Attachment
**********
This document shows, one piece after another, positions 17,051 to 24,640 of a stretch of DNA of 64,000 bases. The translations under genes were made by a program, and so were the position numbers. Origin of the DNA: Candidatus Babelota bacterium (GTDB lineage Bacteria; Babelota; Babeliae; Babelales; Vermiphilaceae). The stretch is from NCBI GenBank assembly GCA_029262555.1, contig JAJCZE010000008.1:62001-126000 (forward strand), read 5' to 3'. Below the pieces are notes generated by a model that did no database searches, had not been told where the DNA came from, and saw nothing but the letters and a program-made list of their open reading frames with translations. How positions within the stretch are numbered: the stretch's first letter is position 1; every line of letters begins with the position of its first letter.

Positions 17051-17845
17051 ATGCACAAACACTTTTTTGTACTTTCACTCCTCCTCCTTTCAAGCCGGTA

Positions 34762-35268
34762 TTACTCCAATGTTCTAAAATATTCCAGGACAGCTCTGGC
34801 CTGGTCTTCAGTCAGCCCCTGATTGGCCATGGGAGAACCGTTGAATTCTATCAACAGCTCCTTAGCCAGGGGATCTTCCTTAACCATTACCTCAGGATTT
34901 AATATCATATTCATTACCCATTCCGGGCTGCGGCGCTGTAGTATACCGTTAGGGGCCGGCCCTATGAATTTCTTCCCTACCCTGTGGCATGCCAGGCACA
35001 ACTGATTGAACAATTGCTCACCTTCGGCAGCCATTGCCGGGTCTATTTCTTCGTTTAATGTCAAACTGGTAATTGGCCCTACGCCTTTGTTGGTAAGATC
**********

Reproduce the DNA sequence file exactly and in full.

This document shows, one piece after another, positions 17,051 to 24,640 of a stretch of DNA of 64,000 bases. The translations under genes were made by a program, and so were the position numbers. Origin of the DNA: Candidatus Babelota bacterium (GTDB lineage Bacteria; Babelota; Babeliae; Babelales; Vermiphilaceae). The stretch is from NCBI GenBank assembly GCA_029262555.1, contig JAJCZE010000008.1:62001-126000 (forward strand), read 5' to 3'. Below the pieces are notes generated by a model that did no database searches, had not been told where the DNA came from, and saw nothing but the letters and a program-made list of their open reading frames with translations. How positions within the stretch are numbered: the stretch's first letter is position 1; every line of letters begins with the position of its first letter.

Positions 17051-17845
17051 ATGCACAAACACTTTTTTGTACTTTCACTCCTCCTCCTTTCAAGCCGGTA

Positions 34762-35268
34762 TTACTCCAATGTTCTAAAATATTCCAGGACAGCTCTGGC
34801 CTGGTCTTCAGTCAGCCCCTGATTGGCCATGGGAGAACCGTTGAATTCTATCAACAGCTCCTTAGCCAGGGGATCTTCCTTAACCATTACCTCAGGATTT
34901 AATATCATATTCATTACCCATTCCGGGCTGCGGCGCTGTAGTATACCGTTAGGGGCCGGCCCTATGAATTTCTTCCCTACCCTGTGGCATGCCAGGCACA
35001 ACTGATTGAACAATTGCTCACCTTCGGCAGCCATTGCCGGGTCTATTTCTTCGTTTAATGTCAAACTGGTAATTGGCCCTACGCCTTTGTTGGTAAGATC